Frank Riley leads Presbyterian Church, and is a commander in the United States Naval Reserve

Published in the August 2 – August 15, 2017 issue of Morgan Hill Life

By Melissa Hartman


Photo courtesy Frank Riley
Pastor Frank Riley takes his oath of office from Capt. Glenn Lattig, left. Watching are his wife, Jenny, and their son, Jack

In front of his congregation in the Morgan Hill Presbyterian Church chapel July 2, Pastor Frank Riley took an oath of office promoting him to a position as commander in the United States Navy Reserve. The exchange was an special one for Riley because he was sworn in by his friend and fellow church member Capt. Glenn Lattig.

The two are brothers in the Christian faith. Now they share a special connection from military protocol. Lattig was the commanding officer at the United States Submarine School before retiring from his military career. The 55-year-old Riley said it was imperative to him to be sworn in in front of his congregation because of his active military status and the possibility that at any time he could be selected to be a chaplain elsewhere.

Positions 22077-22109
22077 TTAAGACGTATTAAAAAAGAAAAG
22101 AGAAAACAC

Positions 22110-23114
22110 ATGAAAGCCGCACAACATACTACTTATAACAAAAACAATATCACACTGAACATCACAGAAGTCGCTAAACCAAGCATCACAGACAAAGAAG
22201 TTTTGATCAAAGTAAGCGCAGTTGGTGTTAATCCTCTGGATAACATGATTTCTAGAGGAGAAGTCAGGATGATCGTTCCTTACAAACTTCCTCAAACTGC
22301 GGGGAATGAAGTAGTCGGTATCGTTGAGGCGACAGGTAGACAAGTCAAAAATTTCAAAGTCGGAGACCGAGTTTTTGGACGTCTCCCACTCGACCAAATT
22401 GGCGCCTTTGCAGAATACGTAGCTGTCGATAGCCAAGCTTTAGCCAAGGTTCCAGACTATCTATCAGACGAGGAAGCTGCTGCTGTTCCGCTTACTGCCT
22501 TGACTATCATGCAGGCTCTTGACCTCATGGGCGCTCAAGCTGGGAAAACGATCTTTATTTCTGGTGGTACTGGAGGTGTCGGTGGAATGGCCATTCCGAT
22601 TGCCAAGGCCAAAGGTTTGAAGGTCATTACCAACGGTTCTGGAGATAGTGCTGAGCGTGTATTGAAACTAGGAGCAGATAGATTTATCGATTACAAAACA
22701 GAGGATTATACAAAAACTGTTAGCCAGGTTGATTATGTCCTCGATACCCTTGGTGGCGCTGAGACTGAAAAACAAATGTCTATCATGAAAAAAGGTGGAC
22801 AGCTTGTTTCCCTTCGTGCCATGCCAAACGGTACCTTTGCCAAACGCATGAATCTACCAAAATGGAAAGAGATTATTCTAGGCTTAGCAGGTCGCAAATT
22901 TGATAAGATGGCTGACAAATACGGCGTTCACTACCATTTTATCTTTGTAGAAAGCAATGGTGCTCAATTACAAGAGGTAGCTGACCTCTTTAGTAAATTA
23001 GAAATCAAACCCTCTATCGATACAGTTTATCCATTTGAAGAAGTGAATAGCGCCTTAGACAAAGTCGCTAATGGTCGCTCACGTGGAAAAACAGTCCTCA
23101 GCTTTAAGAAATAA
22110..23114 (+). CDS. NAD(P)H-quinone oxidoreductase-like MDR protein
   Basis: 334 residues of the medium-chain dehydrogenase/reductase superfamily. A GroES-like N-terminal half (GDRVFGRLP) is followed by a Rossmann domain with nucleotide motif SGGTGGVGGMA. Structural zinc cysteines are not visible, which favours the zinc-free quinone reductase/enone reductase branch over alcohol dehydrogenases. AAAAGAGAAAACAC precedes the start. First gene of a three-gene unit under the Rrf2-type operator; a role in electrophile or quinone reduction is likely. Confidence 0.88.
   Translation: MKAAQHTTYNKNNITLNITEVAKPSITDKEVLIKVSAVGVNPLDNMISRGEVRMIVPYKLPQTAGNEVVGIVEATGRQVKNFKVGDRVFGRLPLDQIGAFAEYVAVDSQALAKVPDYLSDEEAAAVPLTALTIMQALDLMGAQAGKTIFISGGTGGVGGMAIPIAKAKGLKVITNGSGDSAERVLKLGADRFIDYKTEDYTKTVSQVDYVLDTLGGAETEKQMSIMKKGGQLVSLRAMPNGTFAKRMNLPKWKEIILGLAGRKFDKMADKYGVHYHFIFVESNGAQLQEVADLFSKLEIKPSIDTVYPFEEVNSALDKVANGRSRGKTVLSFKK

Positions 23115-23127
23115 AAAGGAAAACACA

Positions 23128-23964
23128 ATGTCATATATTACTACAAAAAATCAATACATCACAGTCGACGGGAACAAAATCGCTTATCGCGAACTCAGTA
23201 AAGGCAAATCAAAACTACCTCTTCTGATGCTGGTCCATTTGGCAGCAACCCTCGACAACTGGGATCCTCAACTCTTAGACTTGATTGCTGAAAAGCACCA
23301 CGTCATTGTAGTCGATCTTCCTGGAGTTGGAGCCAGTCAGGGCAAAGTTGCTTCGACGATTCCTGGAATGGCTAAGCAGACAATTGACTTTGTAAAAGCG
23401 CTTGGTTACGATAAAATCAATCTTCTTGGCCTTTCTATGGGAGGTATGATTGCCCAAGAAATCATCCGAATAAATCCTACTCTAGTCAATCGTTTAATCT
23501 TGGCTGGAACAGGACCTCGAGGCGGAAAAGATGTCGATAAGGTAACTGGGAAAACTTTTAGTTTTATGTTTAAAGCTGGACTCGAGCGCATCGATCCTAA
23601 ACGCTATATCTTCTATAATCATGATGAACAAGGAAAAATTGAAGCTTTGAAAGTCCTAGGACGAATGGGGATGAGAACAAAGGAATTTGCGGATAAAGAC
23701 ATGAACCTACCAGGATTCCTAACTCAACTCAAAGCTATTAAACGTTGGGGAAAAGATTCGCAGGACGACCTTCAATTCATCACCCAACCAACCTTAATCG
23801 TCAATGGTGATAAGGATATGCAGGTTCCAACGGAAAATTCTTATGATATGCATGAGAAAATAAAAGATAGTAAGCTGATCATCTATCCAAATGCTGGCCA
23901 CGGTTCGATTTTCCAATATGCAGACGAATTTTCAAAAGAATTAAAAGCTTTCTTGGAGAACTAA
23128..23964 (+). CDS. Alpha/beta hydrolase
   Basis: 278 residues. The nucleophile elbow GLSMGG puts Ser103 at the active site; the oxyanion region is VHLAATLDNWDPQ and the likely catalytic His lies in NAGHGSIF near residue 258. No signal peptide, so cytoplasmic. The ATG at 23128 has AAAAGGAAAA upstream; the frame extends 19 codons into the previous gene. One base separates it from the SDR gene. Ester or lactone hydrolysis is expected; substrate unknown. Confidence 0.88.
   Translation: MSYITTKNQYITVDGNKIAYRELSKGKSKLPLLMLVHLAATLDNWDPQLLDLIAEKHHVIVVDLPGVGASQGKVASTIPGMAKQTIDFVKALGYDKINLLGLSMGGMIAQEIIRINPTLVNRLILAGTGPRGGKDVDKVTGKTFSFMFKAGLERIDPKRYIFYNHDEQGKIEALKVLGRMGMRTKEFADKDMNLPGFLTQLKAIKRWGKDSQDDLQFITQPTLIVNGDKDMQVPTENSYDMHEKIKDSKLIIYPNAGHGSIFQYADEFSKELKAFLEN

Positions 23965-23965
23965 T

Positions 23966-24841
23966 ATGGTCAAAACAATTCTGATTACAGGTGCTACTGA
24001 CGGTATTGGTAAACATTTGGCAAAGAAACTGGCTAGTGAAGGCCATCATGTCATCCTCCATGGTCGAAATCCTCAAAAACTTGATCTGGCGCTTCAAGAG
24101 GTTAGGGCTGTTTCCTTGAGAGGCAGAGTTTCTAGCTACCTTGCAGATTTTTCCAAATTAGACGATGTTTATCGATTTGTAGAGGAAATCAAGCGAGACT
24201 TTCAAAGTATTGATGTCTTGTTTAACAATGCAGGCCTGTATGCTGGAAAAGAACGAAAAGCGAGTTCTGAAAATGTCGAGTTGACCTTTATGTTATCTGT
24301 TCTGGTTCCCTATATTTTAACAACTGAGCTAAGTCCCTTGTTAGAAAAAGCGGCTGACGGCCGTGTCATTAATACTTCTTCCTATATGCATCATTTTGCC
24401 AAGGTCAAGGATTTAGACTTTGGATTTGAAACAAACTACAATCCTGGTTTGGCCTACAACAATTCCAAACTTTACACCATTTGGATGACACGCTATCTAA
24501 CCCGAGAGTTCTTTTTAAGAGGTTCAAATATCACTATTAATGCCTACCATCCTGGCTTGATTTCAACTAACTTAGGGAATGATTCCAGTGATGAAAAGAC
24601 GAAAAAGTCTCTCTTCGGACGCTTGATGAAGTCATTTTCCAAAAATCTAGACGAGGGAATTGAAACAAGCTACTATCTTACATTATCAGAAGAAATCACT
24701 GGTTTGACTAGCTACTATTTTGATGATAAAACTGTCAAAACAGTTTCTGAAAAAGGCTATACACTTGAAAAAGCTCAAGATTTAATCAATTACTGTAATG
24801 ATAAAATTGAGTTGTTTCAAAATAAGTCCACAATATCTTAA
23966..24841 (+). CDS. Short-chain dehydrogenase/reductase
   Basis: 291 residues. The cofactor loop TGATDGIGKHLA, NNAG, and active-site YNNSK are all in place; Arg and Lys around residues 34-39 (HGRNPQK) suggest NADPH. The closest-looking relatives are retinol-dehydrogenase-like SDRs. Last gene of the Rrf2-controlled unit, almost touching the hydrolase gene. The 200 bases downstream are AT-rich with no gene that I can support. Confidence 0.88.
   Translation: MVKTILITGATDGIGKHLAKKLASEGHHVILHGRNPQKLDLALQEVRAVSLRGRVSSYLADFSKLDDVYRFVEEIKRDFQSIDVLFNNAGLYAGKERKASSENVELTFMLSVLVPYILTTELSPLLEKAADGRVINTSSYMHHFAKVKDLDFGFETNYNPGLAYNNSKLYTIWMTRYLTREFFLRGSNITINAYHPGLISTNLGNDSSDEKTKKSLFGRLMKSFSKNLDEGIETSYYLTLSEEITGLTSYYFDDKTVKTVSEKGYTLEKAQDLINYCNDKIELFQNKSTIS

“If I’m deployed, they are the ones that will bear the burden,” he said. “They share in the celebration now, and they will share in the experience of combat if I am called upon later.”

Riley’s wife, Jenny, and his son, Jack, were present to help pin his new badges on his uniform accordingly.

The path to becoming senior pastor in Morgan Hill and a naval commander was a winding one for Riley that brought him full circle in his faith. He and Jenny were both raised as Presbyterians. Later, he became a pastor who worked with the Evangelical Covenant.

“I’m near the end of my career, and I’m back,” he said with a chuckle.

Born in Los Angeles, Riley grew up in Roland Heights. Morgan Hill reminds him of his Southern California hometown. As a youth, he submerged himself in his religion. When he was about 10 years old, pastors at his church were calling him “their future pastor.”

At that time, he wanted to become a doctor. But 16-year-old Riley had a revelation in the high school lunch line that secured his path to collegiate vocational education. He came into contact with a teenage boy who didn’t fit in. The unpopular student didn’t have many friends. Even though Riley had much going for him socially because he was athletic and intelligent, he was no more valuable than his fellow classmate he realized. This epiphany turned his desire from wanting to care for people’s physical health as a physician to wanting to care for their hearts and souls through a Christian faith-based ministry.